Pilots live and breath safety, and when your job takes place thousands of feet in the air, transporting passengers at hundreds of miles-per-hour in a huge chunk of metal, this is precisely what your priority should be.

A big part of keeping people safe in the air is keeping them calm, and maintaining a sense of order is a vital component of a pilot’s work, which is why these experienced globetrotters are notoriously secretive about the inner goings-on of air travel.

While flight attendants are the public face of the industry, pilots are rarely, if ever, actually seen. But it’s their responsibility to judge what to communicate to whom and when, and whether it’s through coded messengers to crew or a carefully worded tannoy announcement, their aim to shut down panic before it spreads.

There are certain things airline pilots want to keep under wraps because, for the most part, they don’t want people to worry unnecessarily. There are other secrets, however, that might give even the most laid-back flyer cause for concern.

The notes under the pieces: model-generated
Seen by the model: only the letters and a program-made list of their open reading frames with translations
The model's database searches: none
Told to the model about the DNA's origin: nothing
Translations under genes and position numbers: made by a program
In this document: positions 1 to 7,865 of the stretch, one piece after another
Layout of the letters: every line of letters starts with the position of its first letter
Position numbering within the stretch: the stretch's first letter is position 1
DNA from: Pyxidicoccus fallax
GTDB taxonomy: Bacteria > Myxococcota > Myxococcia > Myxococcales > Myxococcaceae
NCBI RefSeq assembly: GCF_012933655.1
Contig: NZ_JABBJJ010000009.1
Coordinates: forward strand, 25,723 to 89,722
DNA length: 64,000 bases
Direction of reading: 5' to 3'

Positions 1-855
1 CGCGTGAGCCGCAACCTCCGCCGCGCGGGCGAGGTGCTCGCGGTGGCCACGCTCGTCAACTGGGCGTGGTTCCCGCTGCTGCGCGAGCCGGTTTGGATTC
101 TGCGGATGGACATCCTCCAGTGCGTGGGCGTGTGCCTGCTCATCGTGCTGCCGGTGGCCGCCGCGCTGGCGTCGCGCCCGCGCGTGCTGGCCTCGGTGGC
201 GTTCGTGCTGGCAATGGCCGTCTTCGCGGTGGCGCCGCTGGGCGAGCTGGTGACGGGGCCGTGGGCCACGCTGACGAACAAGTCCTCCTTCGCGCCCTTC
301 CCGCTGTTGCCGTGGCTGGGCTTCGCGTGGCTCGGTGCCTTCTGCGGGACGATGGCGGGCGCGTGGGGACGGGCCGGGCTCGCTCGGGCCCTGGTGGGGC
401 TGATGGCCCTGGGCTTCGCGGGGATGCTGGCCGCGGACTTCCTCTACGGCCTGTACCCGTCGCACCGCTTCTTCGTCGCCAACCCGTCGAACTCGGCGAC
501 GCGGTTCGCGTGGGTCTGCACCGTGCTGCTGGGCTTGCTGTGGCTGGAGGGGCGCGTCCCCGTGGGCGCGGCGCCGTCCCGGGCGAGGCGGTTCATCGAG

Here’s our inside scoop on the behind-the-scenes tricks of the trade that pilots would probably rather you didn’t know, and the truth behind some of the most common rumours about flying, and the men and women in charge of the cockpit.

24 Pilots Send Secret Messages To Cabin Crew

The next time you fly, listen to how many dings the fasten your seatbelt sign makes, because pilots use this sign to share information with the flight crew. Depending on the number of flashes and dings, pilots can communicate to the flight attendants all kind of information. They even use this system to signal for a cup of coffee.

What you don’t want to hear are three dings, which generally signal a priority message. This could be a warning to in-flight crew that severe turbulence is on the way, giving them time to pack away loose items and prepare for a bumpy ride.

23 These 11 Minutes Of Your Flight Are The Most Dangerous

Statistically speaking, air travel is perhaps the safest way to travel - you have only a one in 9,821 chance of dying in an air or space transport incident, according to stats from the US National Transportation Safety Board. But according to an in-depth analysis by Boeing, if an accident does occur, it's far more likely to happen during certain parts of a flight than others.